The advice received at those public hearings, combined with the inappropriate involvement of at least two Members of Parliament, persuaded the Commission to conclude that the status quo, with a few minor boundary adjustments, is the best solution it can achieve for Northern Ontario.

The boundaries of the electoral district of KENORA remain unchanged from the 2003 representation order. It has a population of 55,977, which is 47.30% below the provincial quota. The Commission has determined that the extraordinary circumstances rule applies to this electoral district.

The boundaries of the electoral district of THUNDER BAY—RAINY RIVER remain unchanged from the 2003 representation order. It has a population of 82,984, which is 21.87% below the provincial quota.

The Commission was persuaded by numerous submissions that the Township of Manitouwadge has a stronger community of interest with the electoral district of Thunder Bay—Superior North than with the electoral district of Algoma—Manitoulin—Kapuskasing.

The electoral district of THUNDER BAY—SUPERIOR NORTH is composed of the boundaries from the 2003 representation order, plus the Township of Manitouwadge and that part of the current electoral district of Algoma—Manitoulin—Kapuskasing lying north of Highway 17 in Thunder Bay, Unorganized. It has a population of 82,827, which is 22.02% below the provincial quota.

The current electoral district of Algoma—Manitoulin—Kapuskasing has a census population of 74,828, which is 29.55% below the provincial quota. Significant adjustments were required to increase the population of this electoral district to an acceptable level. The Commission prepared a revised Proposal for the electoral district of Sault Ste. Marie which would see a number of communities transferred from it to the electoral district of Algoma—Manitoulin—Kapuskasing to make up that population shortfall. The Commission then held a public hearing in Sault Ste. Marie in order to give the public an opportunity to comment on the revised Proposal. Not surprisingly, all persons who spoke, with the exception of one, were opposed to the revised Proposal. Presenters suggested that, if the Commission needed to find more population, it should be taken from the Sudbury area.

For the reasons outlined earlier in this Report, that option was no longer possible. As part of its decision to retain 10 electoral districts for Northern Ontario, and after accepting a population for the electoral district of Kenora that is substantially below the maximum negative variance permitted by the Act, the Commission was determined to create nine additional electoral districts, each with a population falling within the maximum allowable negative variance. It therefore concluded that the only feasible place to locate the necessary population was in the electoral district of Sault Ste. Marie. The Commission believes that the communities it selected have some community of interest with other similar-sized communities along Highway 17 in the electoral district of Algoma—Manitoulin—Kapuskasing.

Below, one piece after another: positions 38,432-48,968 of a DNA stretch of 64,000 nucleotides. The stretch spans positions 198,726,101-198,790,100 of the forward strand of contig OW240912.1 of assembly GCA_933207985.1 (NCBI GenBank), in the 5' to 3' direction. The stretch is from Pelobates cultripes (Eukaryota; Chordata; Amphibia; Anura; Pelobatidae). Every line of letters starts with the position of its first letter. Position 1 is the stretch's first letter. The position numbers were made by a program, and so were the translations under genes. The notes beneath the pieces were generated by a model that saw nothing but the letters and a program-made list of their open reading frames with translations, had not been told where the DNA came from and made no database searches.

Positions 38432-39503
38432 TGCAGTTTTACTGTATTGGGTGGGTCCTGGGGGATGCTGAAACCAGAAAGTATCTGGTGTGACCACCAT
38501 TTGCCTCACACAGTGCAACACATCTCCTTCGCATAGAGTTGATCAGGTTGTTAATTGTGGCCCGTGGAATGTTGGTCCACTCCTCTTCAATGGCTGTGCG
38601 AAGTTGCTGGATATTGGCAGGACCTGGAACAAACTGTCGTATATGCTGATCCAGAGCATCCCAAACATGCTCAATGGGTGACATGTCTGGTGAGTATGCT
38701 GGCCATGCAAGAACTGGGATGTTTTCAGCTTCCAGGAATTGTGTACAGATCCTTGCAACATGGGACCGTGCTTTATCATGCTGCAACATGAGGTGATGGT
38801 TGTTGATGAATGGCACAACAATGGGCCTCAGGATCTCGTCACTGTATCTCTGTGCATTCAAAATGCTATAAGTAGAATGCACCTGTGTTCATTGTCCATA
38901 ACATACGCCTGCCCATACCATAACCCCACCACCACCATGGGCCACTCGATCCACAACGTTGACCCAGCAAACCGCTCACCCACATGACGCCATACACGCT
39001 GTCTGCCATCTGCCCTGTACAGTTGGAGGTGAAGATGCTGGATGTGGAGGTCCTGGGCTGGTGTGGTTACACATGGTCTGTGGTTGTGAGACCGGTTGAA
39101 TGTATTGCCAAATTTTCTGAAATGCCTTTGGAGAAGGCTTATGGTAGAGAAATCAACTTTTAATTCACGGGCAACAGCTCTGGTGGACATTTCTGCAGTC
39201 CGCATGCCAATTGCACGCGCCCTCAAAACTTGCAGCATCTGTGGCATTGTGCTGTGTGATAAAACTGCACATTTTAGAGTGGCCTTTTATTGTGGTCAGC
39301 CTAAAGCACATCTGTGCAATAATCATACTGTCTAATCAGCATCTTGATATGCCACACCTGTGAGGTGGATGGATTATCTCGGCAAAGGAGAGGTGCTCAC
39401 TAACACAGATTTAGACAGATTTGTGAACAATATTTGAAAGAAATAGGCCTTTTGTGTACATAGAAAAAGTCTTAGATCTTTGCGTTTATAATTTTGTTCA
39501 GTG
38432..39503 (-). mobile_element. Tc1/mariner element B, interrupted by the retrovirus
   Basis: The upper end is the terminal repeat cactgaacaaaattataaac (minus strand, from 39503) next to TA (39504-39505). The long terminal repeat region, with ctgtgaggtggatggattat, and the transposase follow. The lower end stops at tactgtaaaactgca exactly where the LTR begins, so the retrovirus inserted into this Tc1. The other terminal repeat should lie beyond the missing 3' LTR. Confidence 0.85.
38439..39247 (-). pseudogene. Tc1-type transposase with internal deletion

The electoral district of ALGOMA—MANITOULIN—KAPUSKASING is composed of the boundaries from the 2003 representation order, adjusted as follows: less the Township of Manitouwadge and that part of Thunder Bay, Unorganized lying north of Highway 17, assigned to the electoral district of Thunder Bay—Superior North; plus the Townships of Macdonald, Meredith and Aberdeen Additional, Laird, Tarbutt and Tarbutt Additional, Johnson, St. Joseph, Jocelyn, Hilton, and Plummer Additional, the Village of Hilton Beach, the Town of Bruce Mines, and the geographic Township of Aberdeen, formerly part of the electoral district of Sault Ste. Marie; and plus a part of Sudbury, Unorganized, North Part, lying north of the geographic Townships of Silk, Horwood, Hardiman, and Regan, and west of the geographic Township of Crothers, formerly part of the electoral district of Nickel Belt. It has a population of 79,801, which is 24.87% below the provincial quota.

The electoral district of SAULT STE. MARIE is composed of the boundaries from the 2003 representation order, less the Townships of Macdonald, Meredith and Aberdeen Additional, Laird, Tarbutt and Tarbutt Additional, Johnson, St. Joseph, Jocelyn, Hilton, and Plummer Additional, the Village of Hilton Beach, the Town of Bruce Mines, and the geographic Township of Aberdeen, assigned to the electoral district of Algoma—Manitoulin—Kapuskasing. It has a population of 82,052, which is 22.75% below the provincial quota.

The electoral district of NICKEL BELT is composed of the boundaries from the 2003 representation order, adjusted as follows: slightly adjusted along the northern boundary of the electoral district of Sudbury; less that part of Nipissing 10 First Nation, assigned to the electoral district of Nipissing—Timiskaming; less that part of Sudbury, Unorganized, North Part assigned to the electoral district of Algoma—Manitoulin—Kapuskasing; and less the northwest part of Timiskaming, Unorganized, West Part, assigned to the electoral district of Timmins—James Bay. It has a population of 90,962, which is 14.36% below the provincial quota.

The electoral district of SUDBURY is composed of the boundaries from the 2003 representation order, slightly adjusted in two locations along its northern boundary. It has a population of 92,048, which is 13.34% below the provincial quota.